Crab Orchard National Wildlife Refuge

Location: Marion, Illinois

Webpage: National Wildlife Refuge

General Description: Crab Orchard NWR was established in 1947 following the Second World War and today contains 44,000 acres.  Much of the area was a munitions factory and employed many local residents during WWII, which became a depressed area after the war.  When it became a NWR it had the mandate to continue to allow industry to convert the old weapon factories and to provide recreational opportunities in and around Crab Orchard Lake, the main body of water on the refuge.  Thus Crab Orchard NWR is unique with General Dynamics still operating and employing locals, while also managing campgrounds and recreational opportunities on Crab Orchard Lake.  The primary mission of the refuge is still to “protect, enhance, and manage natural resources and the Refuge landscape through an ecosystem approach that sustains optimum populations of migratory waterfowl, native fish and wildlife species, and threatened and endangered wildlife.”  For this purpose the refuge is divided into a 23,000 Open Area available to the public, and 21,000 acre Restricted Area with limited hunting opportunities.  Along with the many recreational opportunities around Crab Orchard Lake, the refuge also offers many hiking trails in the Open Area that vary in length from 0.7 miles to 3 miles.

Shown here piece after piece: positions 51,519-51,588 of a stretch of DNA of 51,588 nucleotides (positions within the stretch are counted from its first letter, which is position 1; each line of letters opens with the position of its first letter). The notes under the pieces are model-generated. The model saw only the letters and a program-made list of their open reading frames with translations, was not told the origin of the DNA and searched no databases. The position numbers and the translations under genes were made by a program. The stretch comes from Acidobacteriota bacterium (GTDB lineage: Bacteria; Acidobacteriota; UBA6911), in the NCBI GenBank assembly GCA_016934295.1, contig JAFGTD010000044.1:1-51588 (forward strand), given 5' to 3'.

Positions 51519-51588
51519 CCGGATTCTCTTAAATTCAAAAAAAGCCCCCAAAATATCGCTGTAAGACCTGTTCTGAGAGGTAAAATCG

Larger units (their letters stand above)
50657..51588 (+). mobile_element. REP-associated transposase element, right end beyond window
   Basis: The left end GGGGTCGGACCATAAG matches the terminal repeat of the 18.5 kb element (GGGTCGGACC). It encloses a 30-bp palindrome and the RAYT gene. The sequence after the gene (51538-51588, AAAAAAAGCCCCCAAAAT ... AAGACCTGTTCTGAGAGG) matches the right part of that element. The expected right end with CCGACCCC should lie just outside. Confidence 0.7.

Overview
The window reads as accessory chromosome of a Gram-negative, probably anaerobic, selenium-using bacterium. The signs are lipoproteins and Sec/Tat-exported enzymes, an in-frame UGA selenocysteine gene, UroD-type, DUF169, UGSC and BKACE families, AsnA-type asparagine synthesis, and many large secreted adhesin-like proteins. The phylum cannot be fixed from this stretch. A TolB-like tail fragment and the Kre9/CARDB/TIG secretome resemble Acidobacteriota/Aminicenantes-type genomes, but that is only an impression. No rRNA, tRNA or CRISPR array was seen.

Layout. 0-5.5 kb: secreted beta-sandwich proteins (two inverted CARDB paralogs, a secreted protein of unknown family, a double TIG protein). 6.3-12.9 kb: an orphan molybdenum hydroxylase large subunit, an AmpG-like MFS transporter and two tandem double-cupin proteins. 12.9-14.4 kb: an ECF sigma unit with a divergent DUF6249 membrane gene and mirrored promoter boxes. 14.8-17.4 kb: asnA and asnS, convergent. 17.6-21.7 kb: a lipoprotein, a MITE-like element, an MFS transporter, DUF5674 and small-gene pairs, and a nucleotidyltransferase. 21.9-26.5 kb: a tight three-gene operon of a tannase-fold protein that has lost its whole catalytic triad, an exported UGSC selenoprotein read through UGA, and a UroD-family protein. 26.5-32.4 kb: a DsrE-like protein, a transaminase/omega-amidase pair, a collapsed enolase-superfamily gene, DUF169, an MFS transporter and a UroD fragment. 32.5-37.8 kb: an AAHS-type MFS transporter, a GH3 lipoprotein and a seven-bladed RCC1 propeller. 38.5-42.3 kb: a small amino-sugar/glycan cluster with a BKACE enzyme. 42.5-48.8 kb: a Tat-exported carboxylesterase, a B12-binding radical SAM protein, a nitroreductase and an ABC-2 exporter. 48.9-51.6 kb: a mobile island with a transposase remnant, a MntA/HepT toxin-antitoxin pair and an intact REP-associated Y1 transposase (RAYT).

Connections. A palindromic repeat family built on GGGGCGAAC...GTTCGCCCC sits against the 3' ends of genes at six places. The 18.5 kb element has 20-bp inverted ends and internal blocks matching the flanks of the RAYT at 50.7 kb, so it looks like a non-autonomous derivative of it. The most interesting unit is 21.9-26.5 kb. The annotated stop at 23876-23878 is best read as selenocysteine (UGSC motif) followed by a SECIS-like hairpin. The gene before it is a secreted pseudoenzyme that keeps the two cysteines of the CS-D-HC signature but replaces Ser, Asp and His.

1) The Visitor Center has a lot of useful information about the many trails in the refuge, as well as, other recreational opportunities.  There are a few exhibits about the plants and animals on the refuge, but the main reason for stopping in would be the brochure that includes a map and description of each of the trails.


2) There is an easy 0.7 mile loop trail at the Visitor Center that is paved for half the distance to an overlook of Visitor’s Pond.


3) The Harmony Trail is about 0.25 miles from the Visitor Center and is another easy loop trail of 0.8 miles out to observation blind overlooking a small marsh.  Unfortunately, half of the loop was closed while we were there due to storm damage, but it still made a nice walk to and from the observation blind.


4) The Rocky Bluff Trail was also recommended to be very popular due to its views of sandstone bluffs and intermittent waterfalls.  However, the trail is a moderately difficult 2.2 mile loop with steep rocky sections, so we decided to stay with the easier trails in the heat of the afternoon.